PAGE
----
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Experimental evidence of dispersal of invasive cyprinid inside waterfowl

Lovas-Kiss, A; Vincze, O; Loki, V; Paller-Kapusi, F; Halasi-Kovacs, B; Kovacs, G; Green, AJ; Lukacs, BA

PROCEEDINGS OF THE NATIONAL ACADEMY OF SCIENCES OF THE UNITED STATES OF AMERICA
2020
VL / 117 - BP / 15397 - EP / 15399
abstract
Fish have somehow colonized isolated water bodies all over the world without human assistance. It has long been speculated that these colonization events are assisted by waterbirds, transporting fish eggs attached to their feet and feathers, yet empirical support for this is lacking. Recently, it was suggested that endozoochory (i.e., internal transport within the gut) might play a more important role, but only highly resistant diapause eggs of killifish have been found to survive passage through waterbird guts. Here, we performed a controlled feeding experiment, where developing eggs of two cosmopolitan, invasive cyprinids (common carp, Prussian carp) were fed to captive mallards. Live embryos of both species were retrieved from fresh feces and survived beyond hatching. Our study identifies an overlooked dispersal mechanism in fish, providing evidence for bird-mediated dispersal ability of soft-membraned eggs undergoing active development. Only 0.2% of ingested eggs survived gut passage, yet, given the abundance, diet, and movements of ducks in nature, our results have major implications for biodiversity conservation and invasion dynamics in freshwater ecosystems.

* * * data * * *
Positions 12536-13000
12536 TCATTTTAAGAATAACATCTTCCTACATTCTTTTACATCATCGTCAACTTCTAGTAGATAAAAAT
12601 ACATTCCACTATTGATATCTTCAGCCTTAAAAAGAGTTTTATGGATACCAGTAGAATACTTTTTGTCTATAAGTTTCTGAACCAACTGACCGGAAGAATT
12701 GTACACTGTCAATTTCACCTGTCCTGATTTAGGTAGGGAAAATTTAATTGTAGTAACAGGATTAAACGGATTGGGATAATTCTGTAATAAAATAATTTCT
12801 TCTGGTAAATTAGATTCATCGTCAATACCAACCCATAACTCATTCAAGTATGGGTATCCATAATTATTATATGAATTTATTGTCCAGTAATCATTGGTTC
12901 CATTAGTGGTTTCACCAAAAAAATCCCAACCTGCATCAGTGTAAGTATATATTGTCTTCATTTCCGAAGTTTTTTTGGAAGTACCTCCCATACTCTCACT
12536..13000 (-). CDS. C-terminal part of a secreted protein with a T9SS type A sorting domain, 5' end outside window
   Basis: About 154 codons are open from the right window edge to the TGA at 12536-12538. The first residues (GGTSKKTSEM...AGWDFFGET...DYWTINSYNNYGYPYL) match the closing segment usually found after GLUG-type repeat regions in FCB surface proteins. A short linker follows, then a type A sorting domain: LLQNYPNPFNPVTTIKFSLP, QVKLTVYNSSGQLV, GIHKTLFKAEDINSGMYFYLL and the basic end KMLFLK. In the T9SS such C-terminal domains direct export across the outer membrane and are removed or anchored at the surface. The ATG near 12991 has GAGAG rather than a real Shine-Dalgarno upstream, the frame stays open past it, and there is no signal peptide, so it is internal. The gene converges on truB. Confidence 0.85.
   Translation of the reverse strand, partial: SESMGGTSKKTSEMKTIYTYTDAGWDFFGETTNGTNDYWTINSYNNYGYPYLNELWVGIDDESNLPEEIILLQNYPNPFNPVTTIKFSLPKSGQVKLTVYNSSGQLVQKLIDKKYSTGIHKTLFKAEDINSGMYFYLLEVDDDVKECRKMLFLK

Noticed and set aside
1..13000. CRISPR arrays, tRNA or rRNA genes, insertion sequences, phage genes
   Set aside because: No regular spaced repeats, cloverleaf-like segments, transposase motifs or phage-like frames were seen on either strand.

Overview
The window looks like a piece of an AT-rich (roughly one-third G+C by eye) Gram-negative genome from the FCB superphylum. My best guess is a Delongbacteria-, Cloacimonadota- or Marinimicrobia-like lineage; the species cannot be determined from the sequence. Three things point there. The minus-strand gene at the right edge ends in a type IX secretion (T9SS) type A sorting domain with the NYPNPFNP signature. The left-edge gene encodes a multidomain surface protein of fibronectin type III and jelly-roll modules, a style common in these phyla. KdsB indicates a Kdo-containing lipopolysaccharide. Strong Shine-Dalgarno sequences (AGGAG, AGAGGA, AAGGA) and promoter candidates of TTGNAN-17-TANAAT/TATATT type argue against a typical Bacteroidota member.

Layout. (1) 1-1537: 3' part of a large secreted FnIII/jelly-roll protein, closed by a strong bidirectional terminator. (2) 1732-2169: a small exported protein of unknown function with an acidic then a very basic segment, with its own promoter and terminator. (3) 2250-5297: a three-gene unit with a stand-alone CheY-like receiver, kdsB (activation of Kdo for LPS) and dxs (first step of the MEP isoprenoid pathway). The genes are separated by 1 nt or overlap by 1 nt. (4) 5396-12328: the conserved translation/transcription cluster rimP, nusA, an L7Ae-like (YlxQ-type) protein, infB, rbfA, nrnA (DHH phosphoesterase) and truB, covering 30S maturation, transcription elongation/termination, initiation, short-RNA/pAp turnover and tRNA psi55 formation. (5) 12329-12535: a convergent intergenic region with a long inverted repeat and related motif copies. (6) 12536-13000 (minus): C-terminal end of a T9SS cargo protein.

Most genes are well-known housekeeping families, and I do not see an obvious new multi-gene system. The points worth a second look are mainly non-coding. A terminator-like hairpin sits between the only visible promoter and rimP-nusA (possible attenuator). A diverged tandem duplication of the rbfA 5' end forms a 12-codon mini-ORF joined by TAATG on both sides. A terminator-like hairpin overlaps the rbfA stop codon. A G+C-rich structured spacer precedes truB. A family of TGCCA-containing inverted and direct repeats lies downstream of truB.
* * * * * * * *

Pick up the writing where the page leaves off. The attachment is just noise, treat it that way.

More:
79th Global

AccesS level

Green Accepted, Green Published, Other Gold

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PROYECTO FINANCIADO POR PLAN NACIONAL DE INVESTIGACIÓN AGENCIA ESTATAL DE INVESTIGACIÓN, MINISTERIO DE CIENCIA E INNOVACIÓN. PID2019-109127RB-I00